Continuum of frontal lobe impairment in amyotrophic lateral sclerosis.

Department of Neurology, ALS Center, University of California, San Francisco, CA 94117, USA.
JAMA Neurology (Impact Factor: 7.01). 05/2007; 64(4):530-4. DOI: 10.1001/archneur.64.4.530
Source: PubMed

ABSTRACT To identify the nature and prevalence of cognitive and behavioral abnormalities in patients with amyotrophic lateral sclerosis (ALS).
Survey of clinical characteristics.
Multidisciplinary clinic within a university medical center. Patients A volunteer sample of 30 new patients with ALS were recruited consecutively. Of those invited, 23 participants (20 with sporadic ALS and 3 with familial ALS) enrolled. Participants ranged in age from 27 to 80 years (mean age, 56.5 years); the education level ranged from 12 to 21 years (mean education level, 3.5 years of college); and 17 participants (74%) were male.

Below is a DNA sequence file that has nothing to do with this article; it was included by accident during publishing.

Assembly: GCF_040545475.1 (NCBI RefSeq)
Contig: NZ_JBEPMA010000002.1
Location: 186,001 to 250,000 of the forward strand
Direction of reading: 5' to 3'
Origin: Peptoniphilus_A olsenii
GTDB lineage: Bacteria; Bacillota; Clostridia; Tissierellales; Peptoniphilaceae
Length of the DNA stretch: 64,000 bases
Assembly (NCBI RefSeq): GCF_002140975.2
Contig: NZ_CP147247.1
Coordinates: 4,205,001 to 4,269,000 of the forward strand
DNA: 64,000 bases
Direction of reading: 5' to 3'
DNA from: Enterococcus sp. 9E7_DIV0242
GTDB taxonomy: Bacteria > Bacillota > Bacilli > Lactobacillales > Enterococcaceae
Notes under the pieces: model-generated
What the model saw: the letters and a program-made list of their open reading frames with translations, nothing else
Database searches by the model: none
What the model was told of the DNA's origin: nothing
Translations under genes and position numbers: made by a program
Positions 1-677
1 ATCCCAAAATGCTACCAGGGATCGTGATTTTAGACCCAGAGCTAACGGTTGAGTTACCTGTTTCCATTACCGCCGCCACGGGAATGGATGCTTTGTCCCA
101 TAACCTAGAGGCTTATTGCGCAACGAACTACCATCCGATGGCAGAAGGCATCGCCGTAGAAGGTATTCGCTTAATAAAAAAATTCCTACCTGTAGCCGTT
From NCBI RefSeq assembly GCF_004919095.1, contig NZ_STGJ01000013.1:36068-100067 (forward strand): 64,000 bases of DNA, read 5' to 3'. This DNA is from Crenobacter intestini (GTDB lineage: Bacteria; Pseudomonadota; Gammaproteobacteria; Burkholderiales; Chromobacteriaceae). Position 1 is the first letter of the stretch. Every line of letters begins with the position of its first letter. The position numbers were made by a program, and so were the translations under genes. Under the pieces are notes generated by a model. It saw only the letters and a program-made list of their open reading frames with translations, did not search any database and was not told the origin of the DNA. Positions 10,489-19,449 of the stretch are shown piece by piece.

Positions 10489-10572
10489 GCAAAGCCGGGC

Neuropsychological tests, neurobehavioral interviews, and structured magnetic resonance imaging.
Patients were classified into subtypes of frontotemporal lobar degeneration (n = 5), suspected Alzheimer disease (n = 1), and subthreshold variants of cognitive impairment (n = 2), behavioral impairment (n = 4), and cognitively and behaviorally normal (n = 11). Five neuropsychological tests, 2 behavioral abnormalities, and right hemisphere gray matter reductions differentiated patients into normal and abnormal groups.
In this sample, a sizable proportion of patients with ALS possess a range of behavioral and cognitive changes that lie on a spectrum of frontotemporal impairment. Right hemisphere atrophy may be a biomarker for cognitive impairment in patients with ALS.